Aside from the details of the movie, encompassed in the film was the art of sushi. Jiro opens the documentary with a quote, his personal virtue: “Absolute simplicity is purity.” This small sentence encapsulates every action of Jiro’s life, even beyond the kitchen. In his routine of austerity, he has developed a craft of supreme quality.  Going beyond his kitchen, he has reached a level of sublime peace within his life. Although Jiro is stern and is by no means an enlightened Zen master, he has attained a level of sustained happiness, a calmness that exudes his being and is very transparent on screen.

His life is a replication of his work. In fact, the two are inseparable. “You have to fall in love with your job. You must dedicate your life to mastering your skill,” Jiro is his work. In this fashion he has become the love for his work. His love is displayed in his sushi, in his reputation, and in his kitchen.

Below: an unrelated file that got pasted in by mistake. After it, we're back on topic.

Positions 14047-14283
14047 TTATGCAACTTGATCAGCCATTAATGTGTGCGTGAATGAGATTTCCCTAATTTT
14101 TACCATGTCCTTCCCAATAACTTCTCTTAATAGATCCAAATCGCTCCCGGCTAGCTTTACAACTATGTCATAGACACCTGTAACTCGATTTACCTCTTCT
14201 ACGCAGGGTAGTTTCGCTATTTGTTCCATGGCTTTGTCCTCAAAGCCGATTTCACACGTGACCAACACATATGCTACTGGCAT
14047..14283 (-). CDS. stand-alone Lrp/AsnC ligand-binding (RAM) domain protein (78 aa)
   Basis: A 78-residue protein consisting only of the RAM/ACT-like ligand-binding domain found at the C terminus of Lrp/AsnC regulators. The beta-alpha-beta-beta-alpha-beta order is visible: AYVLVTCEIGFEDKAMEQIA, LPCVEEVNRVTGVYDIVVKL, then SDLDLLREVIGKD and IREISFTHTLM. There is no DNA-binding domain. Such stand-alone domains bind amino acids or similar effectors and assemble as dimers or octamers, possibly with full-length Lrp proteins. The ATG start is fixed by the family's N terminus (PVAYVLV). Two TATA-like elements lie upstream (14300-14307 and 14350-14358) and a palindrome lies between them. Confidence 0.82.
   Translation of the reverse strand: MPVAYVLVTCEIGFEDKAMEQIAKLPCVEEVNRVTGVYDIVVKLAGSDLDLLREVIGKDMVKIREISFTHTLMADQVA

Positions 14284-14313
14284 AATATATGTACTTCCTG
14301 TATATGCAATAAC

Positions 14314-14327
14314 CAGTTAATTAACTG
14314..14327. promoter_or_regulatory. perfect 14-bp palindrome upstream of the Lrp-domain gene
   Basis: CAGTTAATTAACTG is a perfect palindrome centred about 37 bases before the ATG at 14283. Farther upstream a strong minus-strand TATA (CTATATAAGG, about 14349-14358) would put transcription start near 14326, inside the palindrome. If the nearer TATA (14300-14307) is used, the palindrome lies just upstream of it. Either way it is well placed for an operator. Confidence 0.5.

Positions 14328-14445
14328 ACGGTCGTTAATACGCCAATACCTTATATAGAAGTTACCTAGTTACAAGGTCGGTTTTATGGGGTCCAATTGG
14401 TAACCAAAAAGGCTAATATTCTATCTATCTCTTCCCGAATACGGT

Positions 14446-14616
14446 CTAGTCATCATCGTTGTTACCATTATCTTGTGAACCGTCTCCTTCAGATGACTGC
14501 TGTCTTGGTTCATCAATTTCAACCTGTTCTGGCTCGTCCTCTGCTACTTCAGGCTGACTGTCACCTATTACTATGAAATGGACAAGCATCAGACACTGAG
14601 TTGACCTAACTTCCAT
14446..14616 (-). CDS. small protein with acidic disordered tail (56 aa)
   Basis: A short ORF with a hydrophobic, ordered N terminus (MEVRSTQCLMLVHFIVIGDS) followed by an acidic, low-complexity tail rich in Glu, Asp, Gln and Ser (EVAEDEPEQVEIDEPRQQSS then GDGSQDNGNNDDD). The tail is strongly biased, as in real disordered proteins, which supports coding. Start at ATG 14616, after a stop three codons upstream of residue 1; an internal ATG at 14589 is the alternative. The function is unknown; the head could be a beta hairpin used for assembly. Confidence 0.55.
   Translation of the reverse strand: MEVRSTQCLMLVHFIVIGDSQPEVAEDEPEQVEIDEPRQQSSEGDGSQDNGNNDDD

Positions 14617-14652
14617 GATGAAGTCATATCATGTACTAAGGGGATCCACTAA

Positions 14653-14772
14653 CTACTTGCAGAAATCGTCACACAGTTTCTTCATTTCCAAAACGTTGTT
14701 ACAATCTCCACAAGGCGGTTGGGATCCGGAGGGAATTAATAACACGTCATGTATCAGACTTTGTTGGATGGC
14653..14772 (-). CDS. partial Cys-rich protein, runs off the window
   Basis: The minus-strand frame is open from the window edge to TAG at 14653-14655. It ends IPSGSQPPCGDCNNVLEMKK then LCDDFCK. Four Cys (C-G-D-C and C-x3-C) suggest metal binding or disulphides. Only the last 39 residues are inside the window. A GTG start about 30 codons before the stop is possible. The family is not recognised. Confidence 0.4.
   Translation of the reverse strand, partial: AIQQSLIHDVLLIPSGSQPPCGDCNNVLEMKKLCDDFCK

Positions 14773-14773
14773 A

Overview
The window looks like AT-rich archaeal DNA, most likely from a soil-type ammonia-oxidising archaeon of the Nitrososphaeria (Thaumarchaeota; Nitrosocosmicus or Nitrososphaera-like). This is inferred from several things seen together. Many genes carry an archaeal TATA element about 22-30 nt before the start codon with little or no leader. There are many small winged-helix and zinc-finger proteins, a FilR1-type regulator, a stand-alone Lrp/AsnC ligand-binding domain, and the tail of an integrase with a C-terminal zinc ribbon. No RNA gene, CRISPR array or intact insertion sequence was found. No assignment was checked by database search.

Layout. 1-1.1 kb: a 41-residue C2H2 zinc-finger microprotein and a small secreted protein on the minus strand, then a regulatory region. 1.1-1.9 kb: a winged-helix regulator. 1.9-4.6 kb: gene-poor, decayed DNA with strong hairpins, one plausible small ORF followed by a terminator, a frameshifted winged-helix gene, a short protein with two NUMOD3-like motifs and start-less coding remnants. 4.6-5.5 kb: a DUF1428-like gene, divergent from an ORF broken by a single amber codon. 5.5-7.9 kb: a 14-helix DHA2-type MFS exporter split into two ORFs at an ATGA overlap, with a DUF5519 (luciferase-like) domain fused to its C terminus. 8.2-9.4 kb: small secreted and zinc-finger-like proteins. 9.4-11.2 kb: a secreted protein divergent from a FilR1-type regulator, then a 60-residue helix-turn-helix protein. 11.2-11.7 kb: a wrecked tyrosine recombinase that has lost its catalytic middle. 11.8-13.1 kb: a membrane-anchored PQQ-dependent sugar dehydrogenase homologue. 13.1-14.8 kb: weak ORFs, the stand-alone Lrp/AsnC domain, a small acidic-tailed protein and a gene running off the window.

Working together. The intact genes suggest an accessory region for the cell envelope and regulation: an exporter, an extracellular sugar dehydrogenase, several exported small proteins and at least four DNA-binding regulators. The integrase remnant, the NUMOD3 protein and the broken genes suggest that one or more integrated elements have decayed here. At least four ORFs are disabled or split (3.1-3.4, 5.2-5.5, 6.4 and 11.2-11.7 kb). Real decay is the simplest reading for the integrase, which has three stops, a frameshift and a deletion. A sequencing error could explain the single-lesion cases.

Love = Work = Happiness. The ultimate (earthly) union.

This concept is applicable to any trade. But not every trade can mimic the meditative nature of sushi. Jiro eloquently describes sushi as the union of fish and rice. The yoga of two worlds: the earth and sea. True success is created by honoring the balance between the two. In terms of flavor, this is understood through patience, execution, and tradition in technique. In preparation, this is defined by consistency and ethic. In taste it is described as umami.

In the West, umami is understood as a meat flavor or feel. Often times it is described as the flavor of the shiitake mushroom. This linear definition butchers the Japanese connotation. In the film Jiro’s son explains the true nature of umami as a balance. In regards to food, it is the proper combination of flavors, texture, and product that creates umami. However, umami is not restricted to food; it is also the feeling of drinking a good beer. Nor is it restricted to the kitchen; it is also the feeling of a warm bath. Umami is a feeling of perfect balance. In yoga, we call this the neutral mind.